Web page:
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.NET implementation of LibProtection library
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This project is in the state of early beta. It is stable enough for the public testing, but should be used at the production environments only at your own risk.

Libprotection.NET is a .NET version of LibProtection library — an alternative implementation of the standard functionality of the formatted and interpolated strings. It provides a realtime automatic protection from any class of the injection attacks, which belong to the most attacked languages (HTML, URL, JavaScript, SQL and the file paths are currently supported).

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How it works

The library considers each placeholder in a processed interpolated or format string as a potentially injection point. It performs the following actions in each of these points:

  1. It decides a grammatical context of the possible injection (taking into account the island grammars, if necessary).
  2. If sanitization rules are defined for the given context, then it sanitizes data, which belongs to the placeholder. Otherwise, data inserts as is.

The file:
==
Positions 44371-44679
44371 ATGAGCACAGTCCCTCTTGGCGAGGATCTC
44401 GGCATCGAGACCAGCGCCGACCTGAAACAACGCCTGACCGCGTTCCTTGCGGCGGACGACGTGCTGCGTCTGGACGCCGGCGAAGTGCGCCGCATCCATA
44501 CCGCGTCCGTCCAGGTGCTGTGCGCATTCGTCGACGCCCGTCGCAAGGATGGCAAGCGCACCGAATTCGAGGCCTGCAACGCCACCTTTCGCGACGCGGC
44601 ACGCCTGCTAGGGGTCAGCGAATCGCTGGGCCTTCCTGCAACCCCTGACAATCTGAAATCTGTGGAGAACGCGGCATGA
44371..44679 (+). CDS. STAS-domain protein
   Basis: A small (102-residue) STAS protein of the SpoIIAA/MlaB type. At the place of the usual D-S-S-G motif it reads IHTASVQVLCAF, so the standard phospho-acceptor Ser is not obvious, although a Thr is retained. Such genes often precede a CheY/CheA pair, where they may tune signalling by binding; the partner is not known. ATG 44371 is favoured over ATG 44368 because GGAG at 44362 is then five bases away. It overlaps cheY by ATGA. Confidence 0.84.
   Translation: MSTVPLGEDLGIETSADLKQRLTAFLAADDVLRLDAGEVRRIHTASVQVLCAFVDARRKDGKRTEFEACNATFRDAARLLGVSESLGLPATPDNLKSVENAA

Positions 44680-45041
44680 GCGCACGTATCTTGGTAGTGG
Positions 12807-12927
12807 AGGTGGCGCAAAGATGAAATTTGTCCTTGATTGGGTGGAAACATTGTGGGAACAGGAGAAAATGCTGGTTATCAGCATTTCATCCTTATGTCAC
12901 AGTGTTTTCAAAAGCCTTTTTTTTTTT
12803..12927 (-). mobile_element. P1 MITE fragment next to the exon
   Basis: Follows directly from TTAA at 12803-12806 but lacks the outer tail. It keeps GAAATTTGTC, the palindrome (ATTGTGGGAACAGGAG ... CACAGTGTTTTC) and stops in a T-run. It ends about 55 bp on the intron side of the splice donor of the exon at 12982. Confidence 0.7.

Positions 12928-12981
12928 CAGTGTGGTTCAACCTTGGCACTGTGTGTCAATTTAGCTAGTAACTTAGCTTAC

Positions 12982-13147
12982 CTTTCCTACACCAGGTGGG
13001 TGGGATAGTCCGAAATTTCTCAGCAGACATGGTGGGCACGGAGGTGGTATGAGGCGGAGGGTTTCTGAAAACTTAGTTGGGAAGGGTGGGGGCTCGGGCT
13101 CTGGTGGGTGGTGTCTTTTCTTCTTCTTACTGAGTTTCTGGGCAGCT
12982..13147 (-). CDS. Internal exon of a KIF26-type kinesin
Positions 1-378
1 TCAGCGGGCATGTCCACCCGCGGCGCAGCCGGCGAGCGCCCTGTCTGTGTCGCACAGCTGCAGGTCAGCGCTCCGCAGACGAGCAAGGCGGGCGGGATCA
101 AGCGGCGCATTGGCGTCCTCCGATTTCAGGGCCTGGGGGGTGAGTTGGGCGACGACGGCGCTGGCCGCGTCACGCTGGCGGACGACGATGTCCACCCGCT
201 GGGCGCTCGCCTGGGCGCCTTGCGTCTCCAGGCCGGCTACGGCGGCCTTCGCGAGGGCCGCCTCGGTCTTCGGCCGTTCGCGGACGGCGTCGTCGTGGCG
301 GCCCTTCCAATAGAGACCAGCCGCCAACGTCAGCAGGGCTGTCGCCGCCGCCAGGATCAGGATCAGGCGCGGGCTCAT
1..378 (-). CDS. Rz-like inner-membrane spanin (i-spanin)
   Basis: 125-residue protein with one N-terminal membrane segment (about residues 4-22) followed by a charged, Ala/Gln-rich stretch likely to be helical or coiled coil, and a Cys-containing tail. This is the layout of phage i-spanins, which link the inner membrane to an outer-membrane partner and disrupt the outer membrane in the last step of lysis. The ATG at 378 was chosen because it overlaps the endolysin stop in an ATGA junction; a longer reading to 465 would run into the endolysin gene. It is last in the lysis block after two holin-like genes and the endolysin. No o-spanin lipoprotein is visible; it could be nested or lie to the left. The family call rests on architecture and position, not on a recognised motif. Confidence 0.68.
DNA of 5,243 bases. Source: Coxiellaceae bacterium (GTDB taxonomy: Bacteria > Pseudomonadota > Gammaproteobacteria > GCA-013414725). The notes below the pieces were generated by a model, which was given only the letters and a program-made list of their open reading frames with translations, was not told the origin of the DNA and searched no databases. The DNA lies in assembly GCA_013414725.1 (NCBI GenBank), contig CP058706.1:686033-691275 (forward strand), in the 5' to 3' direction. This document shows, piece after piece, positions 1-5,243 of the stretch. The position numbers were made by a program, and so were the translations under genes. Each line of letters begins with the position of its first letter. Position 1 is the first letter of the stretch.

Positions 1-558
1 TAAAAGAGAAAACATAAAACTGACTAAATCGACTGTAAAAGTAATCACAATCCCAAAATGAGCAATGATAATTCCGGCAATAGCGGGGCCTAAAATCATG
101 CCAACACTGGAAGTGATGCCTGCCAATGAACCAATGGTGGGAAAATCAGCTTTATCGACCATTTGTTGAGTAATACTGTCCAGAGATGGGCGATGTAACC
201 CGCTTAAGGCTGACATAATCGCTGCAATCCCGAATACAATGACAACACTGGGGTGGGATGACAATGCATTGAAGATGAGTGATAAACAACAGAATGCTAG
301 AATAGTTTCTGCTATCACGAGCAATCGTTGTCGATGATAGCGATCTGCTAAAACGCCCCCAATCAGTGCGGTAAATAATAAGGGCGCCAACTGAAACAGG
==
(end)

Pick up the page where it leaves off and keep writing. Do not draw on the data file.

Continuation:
3. It performs tokenization of the input data and counting an amount of tokens. If it exceeds 1, then an attack is reported (by throwing an exception or returning a false value, depending on a used library method).

Quick example

The following code is vulnerable to injection attacks at three different points (provided that variables a, b and c contain values derived from the input data):

Response.Write($"<a href='{a}' onclick='alert("{b}");return false'>{c}</a>");

Assume that the attacker passed the following values to the variables a, b and c:

a = 'onmouseover='alert(`XSS`) b = ");alert(`XSS`) c = <script>alert(`XSS`)</script>

After interpolation, the resulting string will look like this:

<a href=''onmouseover='alert(`XSS`)' onclick='alert("");alert(`XSS`)");return false'><script>alert(`XSS`)</script></a>

Thus, the attacker has the ability to implement the XSS attack by three different ways. However, after trivial wrapping the interpolated string in the LibProtection API call, this code becomes absolutely protected:

Response.Write(SafeString.Format<Html>($"<a href='{a}' onclick='alert("{b}");return false'>{c}</a>"));

In this case, after interpolation, the resulting string will look like this:

<a href='%27onmouseover%3d%27alert(%60XSS%60)' onclick='alert("\&quot;);alert(`XSS`)");return false'>&lt;script&gt;alert(`XSS`)&lt;/script&gt;</a>

Try it online

A test site that imitates a vulnerable application protected by the library is available here.

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